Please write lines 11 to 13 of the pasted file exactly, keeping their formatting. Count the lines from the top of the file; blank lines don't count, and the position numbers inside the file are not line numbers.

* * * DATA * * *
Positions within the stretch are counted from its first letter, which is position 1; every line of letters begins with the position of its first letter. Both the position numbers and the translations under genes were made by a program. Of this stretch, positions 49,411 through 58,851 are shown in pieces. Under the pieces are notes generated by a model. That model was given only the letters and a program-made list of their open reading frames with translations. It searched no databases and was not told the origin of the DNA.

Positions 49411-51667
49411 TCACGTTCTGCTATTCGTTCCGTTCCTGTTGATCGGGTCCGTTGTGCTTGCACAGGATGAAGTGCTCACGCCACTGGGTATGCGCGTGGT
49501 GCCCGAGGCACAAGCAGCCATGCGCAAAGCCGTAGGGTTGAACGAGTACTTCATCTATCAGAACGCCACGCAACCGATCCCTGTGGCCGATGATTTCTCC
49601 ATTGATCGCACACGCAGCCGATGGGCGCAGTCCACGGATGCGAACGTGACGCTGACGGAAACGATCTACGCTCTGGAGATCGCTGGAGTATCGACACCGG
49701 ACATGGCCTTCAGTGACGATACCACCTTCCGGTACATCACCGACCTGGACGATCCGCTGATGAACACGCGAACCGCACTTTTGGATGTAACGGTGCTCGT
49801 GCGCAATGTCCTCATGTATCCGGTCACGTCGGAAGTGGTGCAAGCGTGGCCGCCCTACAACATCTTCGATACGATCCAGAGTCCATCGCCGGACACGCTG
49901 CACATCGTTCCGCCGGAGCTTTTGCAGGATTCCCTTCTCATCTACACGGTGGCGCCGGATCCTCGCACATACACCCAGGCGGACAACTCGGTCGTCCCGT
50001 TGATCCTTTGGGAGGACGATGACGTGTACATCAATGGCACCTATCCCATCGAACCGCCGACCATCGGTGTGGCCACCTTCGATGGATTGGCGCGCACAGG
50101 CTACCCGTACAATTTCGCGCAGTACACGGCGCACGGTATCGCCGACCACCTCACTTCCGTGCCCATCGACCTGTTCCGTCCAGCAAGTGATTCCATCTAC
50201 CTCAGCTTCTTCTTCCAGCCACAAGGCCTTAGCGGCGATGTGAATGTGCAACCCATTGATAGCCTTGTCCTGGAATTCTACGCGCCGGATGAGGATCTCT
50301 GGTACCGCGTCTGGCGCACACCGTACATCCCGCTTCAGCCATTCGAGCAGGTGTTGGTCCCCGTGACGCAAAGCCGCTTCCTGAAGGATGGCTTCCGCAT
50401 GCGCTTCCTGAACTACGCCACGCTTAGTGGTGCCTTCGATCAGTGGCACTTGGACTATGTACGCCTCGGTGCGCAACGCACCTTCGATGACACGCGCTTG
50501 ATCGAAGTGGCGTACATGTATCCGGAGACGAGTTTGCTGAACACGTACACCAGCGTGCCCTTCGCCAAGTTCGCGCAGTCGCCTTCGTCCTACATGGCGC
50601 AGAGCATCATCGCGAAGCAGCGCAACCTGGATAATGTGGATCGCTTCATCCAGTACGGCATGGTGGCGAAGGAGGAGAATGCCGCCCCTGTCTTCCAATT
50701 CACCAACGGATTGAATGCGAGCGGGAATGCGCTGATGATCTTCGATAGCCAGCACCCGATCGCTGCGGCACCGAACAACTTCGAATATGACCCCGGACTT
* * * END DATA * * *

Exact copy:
50201 CTCAGCTTCTTCTTCCAGCCACAAGGCCTTAGCGGCGATGTGAATGTGCAACCCATTGATAGCCTTGTCCTGGAATTCTACGCGCCGGATGAGGATCTCT
50301 GGTACCGCGTCTGGCGCACACCGTACATCCCGCTTCAGCCATTCGAGCAGGTGTTGGTCCCCGTGACGCAAAGCCGCTTCCTGAAGGATGGCTTCCGCAT
50401 GCGCTTCCTGAACTACGCCACGCTTAGTGGTGCCTTCGATCAGTGGCACTTGGACTATGTACGCCTCGGTGCGCAACGCACCTTCGATGACACGCGCTTG